Students don’t need 12 years of math lessons; they need to learn the math concepts, apply them, and move forward to the next one. This can really be done in six to eight years, depending on the child. The same applies to language arts: a child should learn to read—and read well—spell, compose proper sentences and lengthy papers, and carry on an intelligent conversation. None of these require 12 years of textbooks. There is so much “busy work” under the guise of education, and we’ve come to assume it’s normal.
This line of thinking requires that you don’t place your emphasis on grade levels, but rather education levels. Grade levels are a 20th-century invention, and are really only applicable to public schools. At home, they are not necessary. I have allowed my students to take courses at different times, such as biology or government. These were not dependent on their age or grade, but many other personal factors.
When my son was about 12 years old, he asked about graduating early. I responded with a proposed high school transcript, complete with the courses he would need to complete during his school years. He used it as a to-do list. After each course was complete, we marked it off the list. By the last year, he was determined to graduate at 16, so he did have to hustle the last few months. His courses included all of the basics and more: math, writing, science, history, geography, Bible, logic, American government, and lots of reading.
I do recommend this path to any family that wants to pursue more than just “schooling.” Home education allows for so much flexibility! My son is an artist and a musician, and has dreams of entrepreneurship. He now spends more time on those pursuits.
The Epoch Times: How do students who are homeschooled get admitted to college, should they desire that path?
Ms. Truesdell: Homeschooled students attend colleges just like everyone else, through regular admission, on scholarship, and as dual credit students. Whether they should desire that path is a choice each student should make with their parents.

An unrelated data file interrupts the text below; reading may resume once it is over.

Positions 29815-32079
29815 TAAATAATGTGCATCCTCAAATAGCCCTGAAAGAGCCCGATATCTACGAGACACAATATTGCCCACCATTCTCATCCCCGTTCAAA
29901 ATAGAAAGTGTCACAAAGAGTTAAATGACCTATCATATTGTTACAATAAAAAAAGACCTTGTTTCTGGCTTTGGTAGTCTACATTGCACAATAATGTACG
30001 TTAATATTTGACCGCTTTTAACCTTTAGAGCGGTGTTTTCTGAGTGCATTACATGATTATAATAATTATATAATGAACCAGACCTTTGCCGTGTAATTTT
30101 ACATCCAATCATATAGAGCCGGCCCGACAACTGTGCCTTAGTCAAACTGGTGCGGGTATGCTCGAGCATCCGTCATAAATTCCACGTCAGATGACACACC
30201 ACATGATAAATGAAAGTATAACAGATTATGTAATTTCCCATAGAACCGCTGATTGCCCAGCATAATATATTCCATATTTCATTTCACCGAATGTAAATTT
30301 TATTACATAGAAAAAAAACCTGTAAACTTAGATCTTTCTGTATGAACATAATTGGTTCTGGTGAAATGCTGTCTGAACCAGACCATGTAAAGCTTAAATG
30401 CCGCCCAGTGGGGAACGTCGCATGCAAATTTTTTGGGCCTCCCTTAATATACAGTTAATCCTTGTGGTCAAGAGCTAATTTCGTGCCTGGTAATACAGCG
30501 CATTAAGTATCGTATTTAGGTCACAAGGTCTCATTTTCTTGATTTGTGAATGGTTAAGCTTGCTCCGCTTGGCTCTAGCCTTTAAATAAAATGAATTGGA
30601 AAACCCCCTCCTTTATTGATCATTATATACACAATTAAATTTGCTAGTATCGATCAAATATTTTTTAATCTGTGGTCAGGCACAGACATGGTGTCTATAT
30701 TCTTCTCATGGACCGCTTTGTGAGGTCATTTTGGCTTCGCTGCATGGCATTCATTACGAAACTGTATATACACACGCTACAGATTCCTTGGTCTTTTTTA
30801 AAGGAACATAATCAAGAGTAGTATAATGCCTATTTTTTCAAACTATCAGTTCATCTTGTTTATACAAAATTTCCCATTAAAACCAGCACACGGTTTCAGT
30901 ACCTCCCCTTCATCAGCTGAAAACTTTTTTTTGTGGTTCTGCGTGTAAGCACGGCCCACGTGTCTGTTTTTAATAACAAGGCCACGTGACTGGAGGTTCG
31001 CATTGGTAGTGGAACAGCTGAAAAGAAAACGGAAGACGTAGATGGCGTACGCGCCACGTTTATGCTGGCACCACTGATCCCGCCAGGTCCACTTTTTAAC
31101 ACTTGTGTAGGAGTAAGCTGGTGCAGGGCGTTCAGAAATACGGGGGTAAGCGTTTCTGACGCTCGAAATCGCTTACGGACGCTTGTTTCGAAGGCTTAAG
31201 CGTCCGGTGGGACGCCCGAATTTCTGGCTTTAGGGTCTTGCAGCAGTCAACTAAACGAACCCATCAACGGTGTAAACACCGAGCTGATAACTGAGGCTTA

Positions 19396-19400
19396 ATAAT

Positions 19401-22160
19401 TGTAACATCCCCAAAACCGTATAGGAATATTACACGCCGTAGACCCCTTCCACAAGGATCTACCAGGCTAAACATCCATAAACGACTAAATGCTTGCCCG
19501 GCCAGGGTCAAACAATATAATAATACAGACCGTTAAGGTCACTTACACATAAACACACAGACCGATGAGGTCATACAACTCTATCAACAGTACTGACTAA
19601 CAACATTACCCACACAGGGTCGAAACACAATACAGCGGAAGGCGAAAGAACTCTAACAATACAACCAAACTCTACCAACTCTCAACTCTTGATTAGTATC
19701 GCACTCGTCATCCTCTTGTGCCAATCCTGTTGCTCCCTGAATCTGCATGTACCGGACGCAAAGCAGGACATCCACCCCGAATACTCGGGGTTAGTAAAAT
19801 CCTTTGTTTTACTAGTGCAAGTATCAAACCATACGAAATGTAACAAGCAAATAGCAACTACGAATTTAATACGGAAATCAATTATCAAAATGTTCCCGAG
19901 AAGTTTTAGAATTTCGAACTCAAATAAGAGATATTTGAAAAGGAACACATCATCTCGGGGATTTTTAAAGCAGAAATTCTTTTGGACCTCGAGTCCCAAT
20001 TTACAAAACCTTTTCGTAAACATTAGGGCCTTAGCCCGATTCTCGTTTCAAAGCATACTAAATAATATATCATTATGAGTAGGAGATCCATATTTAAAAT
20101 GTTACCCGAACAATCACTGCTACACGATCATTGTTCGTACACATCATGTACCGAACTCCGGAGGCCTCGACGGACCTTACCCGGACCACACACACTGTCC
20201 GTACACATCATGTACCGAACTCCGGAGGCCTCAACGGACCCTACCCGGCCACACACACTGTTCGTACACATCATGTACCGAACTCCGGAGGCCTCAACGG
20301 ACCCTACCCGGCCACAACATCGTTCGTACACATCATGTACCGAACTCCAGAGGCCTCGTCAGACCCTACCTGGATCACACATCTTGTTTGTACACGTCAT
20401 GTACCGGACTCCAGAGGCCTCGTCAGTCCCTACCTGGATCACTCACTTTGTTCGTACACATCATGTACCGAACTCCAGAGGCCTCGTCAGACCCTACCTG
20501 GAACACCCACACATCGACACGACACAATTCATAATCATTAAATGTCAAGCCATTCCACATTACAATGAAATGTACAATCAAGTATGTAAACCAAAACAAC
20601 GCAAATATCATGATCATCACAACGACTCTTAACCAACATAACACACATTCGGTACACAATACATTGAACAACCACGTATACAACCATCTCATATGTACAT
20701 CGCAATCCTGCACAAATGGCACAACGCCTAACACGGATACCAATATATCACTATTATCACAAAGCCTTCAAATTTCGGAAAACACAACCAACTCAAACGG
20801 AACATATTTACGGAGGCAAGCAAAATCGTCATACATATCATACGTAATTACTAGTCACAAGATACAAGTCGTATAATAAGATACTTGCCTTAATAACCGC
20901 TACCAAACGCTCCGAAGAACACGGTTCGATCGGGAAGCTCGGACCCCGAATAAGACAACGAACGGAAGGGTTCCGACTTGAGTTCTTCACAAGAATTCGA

As conservatives, my husband and I tend to encourage non-college pathways. If there is a specific degree that is important to our child’s future, we would not discourage it, but would be very deliberate in helping them to attend one that does not undermine everything we’ve taught them.
The Epoch Times: When it comes to college admissions, do you believe homeschoolers are at an advantage or disadvantage?
Ms. Truesdell: Homeschoolers are at a distinct advantage when it comes to college admissions. In fact, they have been eagerly sought out by admissions departments for many years. Multiple studies have shown that homeschooled students consistently outperform their public-schooled peers on standardized testing, making them better candidates for higher education.
The Epoch Times: What have you found to be the greatest benefits of homeschooling your children through their high school years?
Ms. Truesdell: The high school years are when you take all of the information the student has learned and apply it to the real world and to the student, personally. This is the time that shapes their worldview, and whoever spends the most time with them is who is doing the shaping. I cannot emphasize this enough.
Consider the typical high schooler’s day in public school: up at dawn, off to athletics practice or an early bus ride, at school all day, staying after for more practice or other extracurricular activities, and then off to work their part-time job or hang out with friends. How much time is this teen spending with people other than their parents?
Who is shaping their worldview?
I believe that the high school years are the absolute most important time to homeschool for this reason. Parents get to be the education provider and so much more. As a homeschooling family, the home is the center of the teen’s world. Yes, there are still many opportunities for jobs, friends, lessons, and sports, but the center of their life is the home. Their peers are family members and a carefully chosen community of like-minded teens and adults. If you’re even slightly aware of what’s happening in our culture and in our schools, you know why this is so important.
My kids are fully aware of the culture, because we do live in the real world. But with home as the center of their world, we provide a safe and friendly place to learn about and discuss the issues all around us.